Archive for the ‘The Business of Writing’ Category

Editing

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— Originally published 4/23/2009 @ LiveJournal

I had another day of massive editing on very few words, so I could get my scene turned into the class. I’ve learned some interesting things about editing from doing these two scenes so far. The “teacher” has set a strict limit of 2 pages of text, 12pt TNR, double-spaced. Anything over that she won’t read (and who can blame her; she’s got college classes to teach and her own books to write, in addition to reading and commenting on all these scenes. She’s a busy gal!). I’ve learned that in my own personal style, this amounts to roughly 700 words, give or take 50 words. And both times so far, what I’ve wanted to use has been closer to 2 1/2 pages, but I set my sights on making it 2 pages. Both times I’ve hit my goal, though it’s taken several hours to do so. I’ve been not just fixing awkward phrasings or picking new verbs, but adjusting action to better show character emotions and move towards the big moments I want to reveal in more efficient ways.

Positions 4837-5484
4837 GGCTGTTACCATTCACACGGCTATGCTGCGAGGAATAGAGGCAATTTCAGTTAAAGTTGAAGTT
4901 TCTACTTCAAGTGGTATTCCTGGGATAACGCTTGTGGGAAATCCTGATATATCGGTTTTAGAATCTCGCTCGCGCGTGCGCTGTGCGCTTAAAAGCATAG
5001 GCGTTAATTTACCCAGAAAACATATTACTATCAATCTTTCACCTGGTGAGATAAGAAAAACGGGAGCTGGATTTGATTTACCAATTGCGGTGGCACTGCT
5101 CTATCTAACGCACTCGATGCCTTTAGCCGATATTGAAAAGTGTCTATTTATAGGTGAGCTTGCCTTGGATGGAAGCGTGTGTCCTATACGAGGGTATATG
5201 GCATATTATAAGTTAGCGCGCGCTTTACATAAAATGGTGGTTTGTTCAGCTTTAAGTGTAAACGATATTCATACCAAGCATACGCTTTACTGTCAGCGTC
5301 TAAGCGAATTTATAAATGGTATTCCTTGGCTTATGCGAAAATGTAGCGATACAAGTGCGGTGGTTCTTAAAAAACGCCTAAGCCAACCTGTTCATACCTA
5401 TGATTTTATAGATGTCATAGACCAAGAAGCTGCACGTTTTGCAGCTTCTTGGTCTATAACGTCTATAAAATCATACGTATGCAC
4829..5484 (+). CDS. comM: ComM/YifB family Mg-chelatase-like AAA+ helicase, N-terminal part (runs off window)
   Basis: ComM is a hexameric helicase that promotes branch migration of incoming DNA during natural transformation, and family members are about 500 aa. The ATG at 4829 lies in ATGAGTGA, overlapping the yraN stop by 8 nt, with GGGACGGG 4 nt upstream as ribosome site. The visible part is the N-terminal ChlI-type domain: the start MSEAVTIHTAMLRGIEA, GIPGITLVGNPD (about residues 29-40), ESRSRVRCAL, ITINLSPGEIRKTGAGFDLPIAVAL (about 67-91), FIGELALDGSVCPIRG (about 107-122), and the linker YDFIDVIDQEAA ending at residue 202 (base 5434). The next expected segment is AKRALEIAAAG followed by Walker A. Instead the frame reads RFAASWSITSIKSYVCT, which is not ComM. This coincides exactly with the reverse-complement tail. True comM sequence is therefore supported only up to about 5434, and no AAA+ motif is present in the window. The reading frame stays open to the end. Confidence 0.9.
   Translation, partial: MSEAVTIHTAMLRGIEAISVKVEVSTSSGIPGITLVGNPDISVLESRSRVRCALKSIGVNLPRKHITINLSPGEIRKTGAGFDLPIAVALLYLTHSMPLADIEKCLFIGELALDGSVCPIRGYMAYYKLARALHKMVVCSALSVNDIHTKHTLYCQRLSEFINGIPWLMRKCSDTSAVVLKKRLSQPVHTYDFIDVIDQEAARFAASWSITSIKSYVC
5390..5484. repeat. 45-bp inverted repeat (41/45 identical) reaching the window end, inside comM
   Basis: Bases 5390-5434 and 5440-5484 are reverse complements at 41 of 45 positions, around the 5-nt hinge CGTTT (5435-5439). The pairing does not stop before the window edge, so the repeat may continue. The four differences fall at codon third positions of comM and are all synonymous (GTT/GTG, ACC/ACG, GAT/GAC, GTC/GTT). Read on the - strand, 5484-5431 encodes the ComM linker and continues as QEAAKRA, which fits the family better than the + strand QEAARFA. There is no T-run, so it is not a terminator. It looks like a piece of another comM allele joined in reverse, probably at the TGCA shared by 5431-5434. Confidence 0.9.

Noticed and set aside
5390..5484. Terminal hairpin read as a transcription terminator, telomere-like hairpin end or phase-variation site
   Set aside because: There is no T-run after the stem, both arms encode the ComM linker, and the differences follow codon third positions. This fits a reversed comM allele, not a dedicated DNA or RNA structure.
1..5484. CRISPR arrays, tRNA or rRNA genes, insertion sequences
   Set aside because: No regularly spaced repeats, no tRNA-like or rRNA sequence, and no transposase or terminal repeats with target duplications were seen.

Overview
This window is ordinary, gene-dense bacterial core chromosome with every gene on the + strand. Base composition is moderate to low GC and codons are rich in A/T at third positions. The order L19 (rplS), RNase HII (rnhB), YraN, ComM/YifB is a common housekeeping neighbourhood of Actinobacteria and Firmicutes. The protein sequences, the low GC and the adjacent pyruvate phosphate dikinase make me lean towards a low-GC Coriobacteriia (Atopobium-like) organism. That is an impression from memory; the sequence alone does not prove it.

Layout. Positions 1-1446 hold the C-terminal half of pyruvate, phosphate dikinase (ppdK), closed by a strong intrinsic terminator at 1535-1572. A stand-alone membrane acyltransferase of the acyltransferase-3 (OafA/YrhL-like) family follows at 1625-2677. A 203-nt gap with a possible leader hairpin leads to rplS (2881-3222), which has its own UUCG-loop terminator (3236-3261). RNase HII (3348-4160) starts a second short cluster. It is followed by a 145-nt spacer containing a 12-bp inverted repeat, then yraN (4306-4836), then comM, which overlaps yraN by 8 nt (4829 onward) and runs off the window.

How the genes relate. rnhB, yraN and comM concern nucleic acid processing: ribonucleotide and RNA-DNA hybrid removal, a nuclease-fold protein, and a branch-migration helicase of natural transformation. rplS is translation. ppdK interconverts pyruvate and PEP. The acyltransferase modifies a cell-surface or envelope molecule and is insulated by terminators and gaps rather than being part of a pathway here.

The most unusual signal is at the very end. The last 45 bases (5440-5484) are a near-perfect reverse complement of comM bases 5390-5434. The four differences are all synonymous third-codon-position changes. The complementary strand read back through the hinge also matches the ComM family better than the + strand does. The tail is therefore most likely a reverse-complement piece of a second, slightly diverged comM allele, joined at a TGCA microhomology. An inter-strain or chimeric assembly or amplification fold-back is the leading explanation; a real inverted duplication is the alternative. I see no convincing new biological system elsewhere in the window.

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The Importance of Setting

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— Originally published 8/21/2008 @ LiveJournal

I originally thought to write this as a defense of setting, until I reread the comments in the previous (friends locked) post and realized I’d misread comments: people weren’t dismissing setting as important, but rather questioning why I was so wound up about starting my story in a saloon. Thoughts like “Are you people nuts? Of course setting matters!” came racing through my head on my first hurried read through the comments last night, and I do stress hurried:-D. In the calm light of morning, after a good night’s sleep, I see the danger in reading hurriedly and forming opinions based on such readings. It’s a good thing I didn’t flap my gums off last night!

I still want to talk about setting though because the thoughts are there in my head right now and who know, maybe they will be useful to others. I for one never really fully understood the importance of setting in story until I attempted to switch settings of a story a few months back and saw the story completely fall apart. Setting is one of those elements that is so ingrained into how characters view their world and how events unfold that to switch settings is to create a completely new story, because setting is so much more than just the pretty picture on the wall where your characters play.

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What We Should Tell of the Back Story

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— originally published 10/22/2007 @ LiveJournal